Today, I feel lucky to bring you a new web comic, “Lotus Cobra is Evil.” The creator of the comic (Sixten on MTGSalvation) has been gracious enough to let me post the comic here on MtGColorPie. With any luck, it will add more “lulz” to you day, or whatever you kids say on the internet.
On Sundays, we’ll post the next one in the series (Remember Sunday comics in your newspapers? What, you don’t know what a newspaper is? You darn kids). Of course I have to give credit where credit is due and tell you all to go to the creator’s website houseofsixten.com.
Today’s comic is the first of the series (obviously). Hope you kids enjoy it.
In case you haven’t heard, Wizards of the Coast is putting old Vintage cards into packs of Zendikar. Yes, seriously. Yes, this is really awesome. At the moment, we don’t know what cards they are (Someone has pulled an Ancestral Recall), and I’m not here to talk about the rules. I’m here to say Wizards were telling us all along this was happening.
Wait, back up. Wizards told us this was coming? I didn’t read any rumors until like two days ago. This was clearly a well kept secret.
As we begin the second block with the Mythic Rarity included into the game of Magic, it’s time to take a look and see how’s it been so far and how’s it going into Zendikar block. It’s been a source of controversy and a source of tension between developers and players.
This now leads us to the next question: How are cards split between rare and mythic rare? Or more to the point, what kind of cards are going to become mythic rares? We want the flavor of mythic rare to be something that feels very special and unique. Generally speaking we expect that to mean cards like Planeswalkers, most legends, and epic-feeling creatures and spells. They will not just be a list of each set’s most powerful tournament-level cards.
And from Aaron Forsythe’s Twitter account in the past few weeks here:
My definition of mythic rare: cards that are jaw-dropping to some part of the audience.
The mythic definition should be broad, not “planeswalkers + cards that aren’t very good.”
By taking these two definitions (Epic-feeling creatures/spells, non-staples/most powerful tournament, jaw-dropping), let’s take a look back at what’s been printed so far and how they fair to these definitions. But to make one more definition of our own: What is a staple card? Cards that are staples can be used in a variety of decks, not a very narrow deck that is very good. Staple cards include: Cryptic Command, Tarmogoyf, Bitterblossom, Reflecting Pool. Non-staple cards are Mistblind Clique, Doran the Siege Tower, Arcbound Ravager. Continue reading “Too Rare or Not Too Rare, That is the Question”
This is the 5th State of Design that MaRo released since his tenure as Head Magic Designer who is the mouthpiece of Wizards. But this is quite an important one as now, after this amount of time, he has developed a pattern. Before we look at the present (and the “future”), we must look at the past.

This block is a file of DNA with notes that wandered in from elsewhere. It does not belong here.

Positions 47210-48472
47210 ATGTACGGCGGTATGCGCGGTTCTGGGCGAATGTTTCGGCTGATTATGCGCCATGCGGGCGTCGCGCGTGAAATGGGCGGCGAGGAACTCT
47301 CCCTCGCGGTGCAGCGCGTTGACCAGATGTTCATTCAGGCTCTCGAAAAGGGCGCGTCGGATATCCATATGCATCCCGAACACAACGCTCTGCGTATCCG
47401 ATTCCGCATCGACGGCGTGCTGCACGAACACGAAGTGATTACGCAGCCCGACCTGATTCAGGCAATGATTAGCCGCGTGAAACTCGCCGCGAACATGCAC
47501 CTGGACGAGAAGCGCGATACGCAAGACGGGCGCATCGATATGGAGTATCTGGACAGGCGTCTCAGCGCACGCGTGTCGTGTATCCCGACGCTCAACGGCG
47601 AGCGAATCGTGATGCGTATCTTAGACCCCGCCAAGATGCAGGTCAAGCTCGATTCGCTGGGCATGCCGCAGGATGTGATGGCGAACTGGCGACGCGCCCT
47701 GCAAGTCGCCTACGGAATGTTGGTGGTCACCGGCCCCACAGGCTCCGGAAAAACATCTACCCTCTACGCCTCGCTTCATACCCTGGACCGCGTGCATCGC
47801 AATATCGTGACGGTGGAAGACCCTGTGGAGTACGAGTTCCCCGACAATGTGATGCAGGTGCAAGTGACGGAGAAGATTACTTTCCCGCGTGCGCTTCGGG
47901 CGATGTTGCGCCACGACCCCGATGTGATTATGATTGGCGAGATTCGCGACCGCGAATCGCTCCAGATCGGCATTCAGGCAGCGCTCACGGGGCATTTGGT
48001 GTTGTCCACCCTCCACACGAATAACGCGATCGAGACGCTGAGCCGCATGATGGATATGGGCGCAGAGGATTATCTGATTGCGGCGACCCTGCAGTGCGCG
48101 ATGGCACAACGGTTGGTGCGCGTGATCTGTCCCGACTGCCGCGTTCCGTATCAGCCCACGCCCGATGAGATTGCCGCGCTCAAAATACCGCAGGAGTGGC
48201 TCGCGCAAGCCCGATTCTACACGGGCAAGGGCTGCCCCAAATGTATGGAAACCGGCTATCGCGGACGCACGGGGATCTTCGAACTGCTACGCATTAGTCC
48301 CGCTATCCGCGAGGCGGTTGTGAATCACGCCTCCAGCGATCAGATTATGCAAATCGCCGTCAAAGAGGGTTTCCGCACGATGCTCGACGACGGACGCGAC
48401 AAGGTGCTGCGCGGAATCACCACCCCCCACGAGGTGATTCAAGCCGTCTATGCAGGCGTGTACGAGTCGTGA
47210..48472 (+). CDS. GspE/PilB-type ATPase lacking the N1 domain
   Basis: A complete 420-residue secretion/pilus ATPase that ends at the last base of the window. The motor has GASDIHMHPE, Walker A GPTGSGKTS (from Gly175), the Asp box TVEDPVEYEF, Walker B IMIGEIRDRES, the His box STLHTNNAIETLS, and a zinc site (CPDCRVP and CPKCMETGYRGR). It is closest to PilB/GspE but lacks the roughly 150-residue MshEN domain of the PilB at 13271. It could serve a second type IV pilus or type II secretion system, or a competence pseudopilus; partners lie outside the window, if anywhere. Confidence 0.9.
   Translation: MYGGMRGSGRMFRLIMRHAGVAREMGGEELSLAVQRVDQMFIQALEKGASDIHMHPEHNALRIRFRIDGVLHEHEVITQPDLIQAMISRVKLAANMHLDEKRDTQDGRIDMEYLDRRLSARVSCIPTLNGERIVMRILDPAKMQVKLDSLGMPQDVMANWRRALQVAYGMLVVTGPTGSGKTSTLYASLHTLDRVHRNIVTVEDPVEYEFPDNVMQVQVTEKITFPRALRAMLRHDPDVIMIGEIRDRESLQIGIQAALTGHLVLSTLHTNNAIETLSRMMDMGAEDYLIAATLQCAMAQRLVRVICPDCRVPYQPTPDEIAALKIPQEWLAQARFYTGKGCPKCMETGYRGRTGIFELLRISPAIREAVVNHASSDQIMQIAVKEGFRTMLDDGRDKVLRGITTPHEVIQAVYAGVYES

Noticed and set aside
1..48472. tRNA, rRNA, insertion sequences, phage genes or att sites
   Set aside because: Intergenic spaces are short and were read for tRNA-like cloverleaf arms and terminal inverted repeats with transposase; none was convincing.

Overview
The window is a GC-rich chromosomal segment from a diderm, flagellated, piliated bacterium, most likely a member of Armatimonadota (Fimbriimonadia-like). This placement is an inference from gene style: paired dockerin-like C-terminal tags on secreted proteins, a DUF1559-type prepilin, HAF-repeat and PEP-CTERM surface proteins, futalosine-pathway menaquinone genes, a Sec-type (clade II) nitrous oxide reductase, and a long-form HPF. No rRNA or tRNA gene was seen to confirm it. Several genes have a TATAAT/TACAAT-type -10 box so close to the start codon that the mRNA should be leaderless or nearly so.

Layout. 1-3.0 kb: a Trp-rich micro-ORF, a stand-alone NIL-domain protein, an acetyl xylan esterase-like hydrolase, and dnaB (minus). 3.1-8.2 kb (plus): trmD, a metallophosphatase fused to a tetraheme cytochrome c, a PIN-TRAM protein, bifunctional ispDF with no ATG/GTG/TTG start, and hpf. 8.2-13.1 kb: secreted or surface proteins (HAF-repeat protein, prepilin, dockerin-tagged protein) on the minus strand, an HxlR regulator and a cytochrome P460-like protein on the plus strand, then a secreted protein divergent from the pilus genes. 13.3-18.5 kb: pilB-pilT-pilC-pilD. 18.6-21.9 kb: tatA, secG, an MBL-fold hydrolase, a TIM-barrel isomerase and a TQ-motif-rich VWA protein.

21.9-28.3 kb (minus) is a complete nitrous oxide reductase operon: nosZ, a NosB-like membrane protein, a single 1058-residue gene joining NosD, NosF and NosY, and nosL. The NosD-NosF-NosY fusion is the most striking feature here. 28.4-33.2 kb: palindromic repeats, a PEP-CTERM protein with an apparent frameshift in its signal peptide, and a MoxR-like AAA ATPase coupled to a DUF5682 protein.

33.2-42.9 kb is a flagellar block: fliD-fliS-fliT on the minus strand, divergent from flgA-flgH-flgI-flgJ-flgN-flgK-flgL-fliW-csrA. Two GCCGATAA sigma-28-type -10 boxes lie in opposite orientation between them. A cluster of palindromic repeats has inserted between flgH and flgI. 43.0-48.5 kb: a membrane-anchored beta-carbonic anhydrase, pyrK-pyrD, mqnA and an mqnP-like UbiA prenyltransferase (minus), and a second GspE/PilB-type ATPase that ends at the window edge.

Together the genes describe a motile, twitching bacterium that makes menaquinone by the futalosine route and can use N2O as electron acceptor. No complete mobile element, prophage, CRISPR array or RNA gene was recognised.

MaRo always has goals that he wants to do for design for the upcoming block. This is always an easy task because *shock* they have already designed and close to printing the future block that MaRo is wanting to make goals for. It’s easy to make goals for something you’ve already done. Maybe goal in the traditional sense (the act of throwing, carrying, kicking, driving, etc., a ball or puck into such an area or object), should be replaced with another definition (Synonyms:1.target; purpose, object, objective, intent, intention. 2.finish). Um, let’s use intent. It’s their intent (goal) to do hit these marks and make them go over well.
Taking a look at the past year’s “goals” there is a pattern going on here (MaRo says humans like patterns). Let’s take a look at them for each year and see what the goals were with what they accomplished:
2005 – Ravnica: City of Guilds Block
1. Institute block design (Have colored pairs throughout the block rather than one set)
2. Design between blocks (Don’t have Ravnica beat up Champions, let them work together)
3. Design and create integration (Create more Spirits!)
2006 – Time Spiral Block
1. Continue with the past goals (Past-present-future, cards that work with multicolor, mix dredge/hellbent with flashback)
2. Embrace the tools of the past (Use old mechanics)
3. Find ways to surprise (Surprise! Psionic Blast is back! Surprise! Wrath of God is now Black! Surprise! Magic is making contraptions!)
2007 – Lorwyn/Shadowmoor Blocks
1. Go back to our roots (Creatures smash and Blue/Black get the best spells)
2. Find innovation that doesn’t shock (Besides that four sets a year thing. Two/two blocks (race-class, friendly hybrid/enemy hybrid))
3. Be all inclusive (Spikes got Faeries/Cryptic Command, Johnnys got hybrid and Timmys got the entire Lorwyn block)
2008 – Shards of Alara Block
1. Give things more time and space to breathe (The middle set? No new mechanics)
2. Embrace Flavor (5 shards each with their own keyword/theme)
It’s time for my weekly call to Wizard’s Headquarters to talk to Mark Rosewater (MaRo). Good thing it’s a local call, or my phone bill would be pretty bad. As always, this is a parody. Or a good ribbing; I guess you could call it that.
Mark Rosewater speaking.
Hi Mr. Rosewater, this is Robby…
Yeah I know who you are. You call every Monday now. I know your voice. What is it this time?
Yeah, I almost forgot since you haven’t mentioned it since the beginning of April (Tropical Blend 3 voting doesn’t count (and yes, I searched that fact up)). That’s pretty cool. I’ve got a ton of ideas that I want to make either as TV shows or movies, so I’m wicked jealous that you had the chance.
Since April, hunh? I’ll get right on that. But I love my job now, it’s one of the best jobs ever.
I can imagine.
So, yeah, I like movies. Why do you ask?
Did you see the card that you previewed today? I mean really look at it?